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Jennifer Leitham: Transamerican Music

Jennifer Leitham
Jennifer Leitham
John Leitham (far left) in the rock band Egdon Heath
John Leitham and John Clayton at a memorial for Andy Simpkins, Hollywood, 1999
John Leitham with George Shearing and Mel Torme

Jennifer Leitham says she’s always had a hard time sitting still when she’s onstage. Music has a visceral effect upon her, and never more so than when she’s caught up in a tune, her arms embracing her left-handed instrument, her toes beginning to move in rhythm with the music. “I was always afraid,” she says, “that if I stood up I was going to start dancing. Which would have looked kind of weird.” After years of attempting to hold those feelings in check by confining herself to the top of a wooden stool, she finally decided, eight or nine years ago, to set her feelings free. Discarding the restrictive stool, she began to play while standing, her body now unrestrained, moving in deep emotional physical sync with the pulsing rhythms she plucked from her dark-toned acoustic bass. “I immediately felt liberated,” says Leitham. “It was a revelation. And now I’m free to dance around any way I want.” Leitham’s dynamic onstage liberation was directly related to another transformation that had taken place a few months earlier. After living 40-plus years as a secretive transgender person, while rising to visibility as a much-in-demand jazz bassist, recording artist and leader, Leitham finally decided in 2001 that it was time to “transition.” Transition, that is, from living as John Leitham to living as Jennifer Jane Leitham. And to do so via sex-reassignment surgery (SRS).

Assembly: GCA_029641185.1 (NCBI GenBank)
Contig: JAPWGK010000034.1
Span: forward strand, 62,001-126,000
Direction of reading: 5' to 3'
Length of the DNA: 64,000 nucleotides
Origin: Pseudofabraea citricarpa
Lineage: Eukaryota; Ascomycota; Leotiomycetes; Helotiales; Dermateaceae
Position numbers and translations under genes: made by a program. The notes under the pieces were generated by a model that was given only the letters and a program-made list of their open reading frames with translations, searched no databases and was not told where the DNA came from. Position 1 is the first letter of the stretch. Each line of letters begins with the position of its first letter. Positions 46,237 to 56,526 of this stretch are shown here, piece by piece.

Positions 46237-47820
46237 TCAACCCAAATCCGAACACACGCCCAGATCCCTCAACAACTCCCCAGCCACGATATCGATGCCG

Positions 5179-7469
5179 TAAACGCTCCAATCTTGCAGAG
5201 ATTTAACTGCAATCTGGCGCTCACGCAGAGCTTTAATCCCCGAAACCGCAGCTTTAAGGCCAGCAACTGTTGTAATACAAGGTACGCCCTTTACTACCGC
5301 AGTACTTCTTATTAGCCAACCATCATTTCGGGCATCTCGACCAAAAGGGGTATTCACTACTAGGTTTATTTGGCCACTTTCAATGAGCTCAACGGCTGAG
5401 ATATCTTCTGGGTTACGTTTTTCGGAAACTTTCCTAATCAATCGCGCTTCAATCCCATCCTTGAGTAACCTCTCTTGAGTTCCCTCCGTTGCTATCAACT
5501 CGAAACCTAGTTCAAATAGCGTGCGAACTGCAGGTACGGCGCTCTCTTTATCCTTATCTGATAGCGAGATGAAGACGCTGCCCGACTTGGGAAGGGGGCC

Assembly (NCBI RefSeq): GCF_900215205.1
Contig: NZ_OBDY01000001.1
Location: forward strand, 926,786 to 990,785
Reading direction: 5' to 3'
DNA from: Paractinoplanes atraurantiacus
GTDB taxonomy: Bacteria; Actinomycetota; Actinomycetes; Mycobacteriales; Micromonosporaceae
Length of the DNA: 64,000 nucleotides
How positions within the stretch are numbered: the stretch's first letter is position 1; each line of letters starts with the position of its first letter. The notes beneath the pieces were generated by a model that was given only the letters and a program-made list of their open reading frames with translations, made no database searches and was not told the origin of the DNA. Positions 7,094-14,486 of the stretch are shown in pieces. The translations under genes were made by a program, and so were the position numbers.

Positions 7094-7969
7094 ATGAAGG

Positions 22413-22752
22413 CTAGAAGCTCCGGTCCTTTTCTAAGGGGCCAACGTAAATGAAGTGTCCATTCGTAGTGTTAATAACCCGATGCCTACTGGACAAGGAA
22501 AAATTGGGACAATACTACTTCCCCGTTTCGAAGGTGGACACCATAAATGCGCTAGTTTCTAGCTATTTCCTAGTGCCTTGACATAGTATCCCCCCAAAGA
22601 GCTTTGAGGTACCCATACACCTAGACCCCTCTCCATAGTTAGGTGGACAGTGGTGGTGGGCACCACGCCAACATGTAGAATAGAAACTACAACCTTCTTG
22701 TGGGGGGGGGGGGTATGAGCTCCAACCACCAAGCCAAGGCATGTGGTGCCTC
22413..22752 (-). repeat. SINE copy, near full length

In January, back in Los Angeles after a successful tour of the East Coast with her own group, she talked openly and frankly about her unusual journey-one of the most remarkable of the jazz world’s many remarkable stories. Alternating buoyant smiles with an occasional wry look and, once or twice, a sadness approaching tears, Leitham reluctantly acknowledged that she was “forging a new path, no question about that-in the world that I move in, anyway.”

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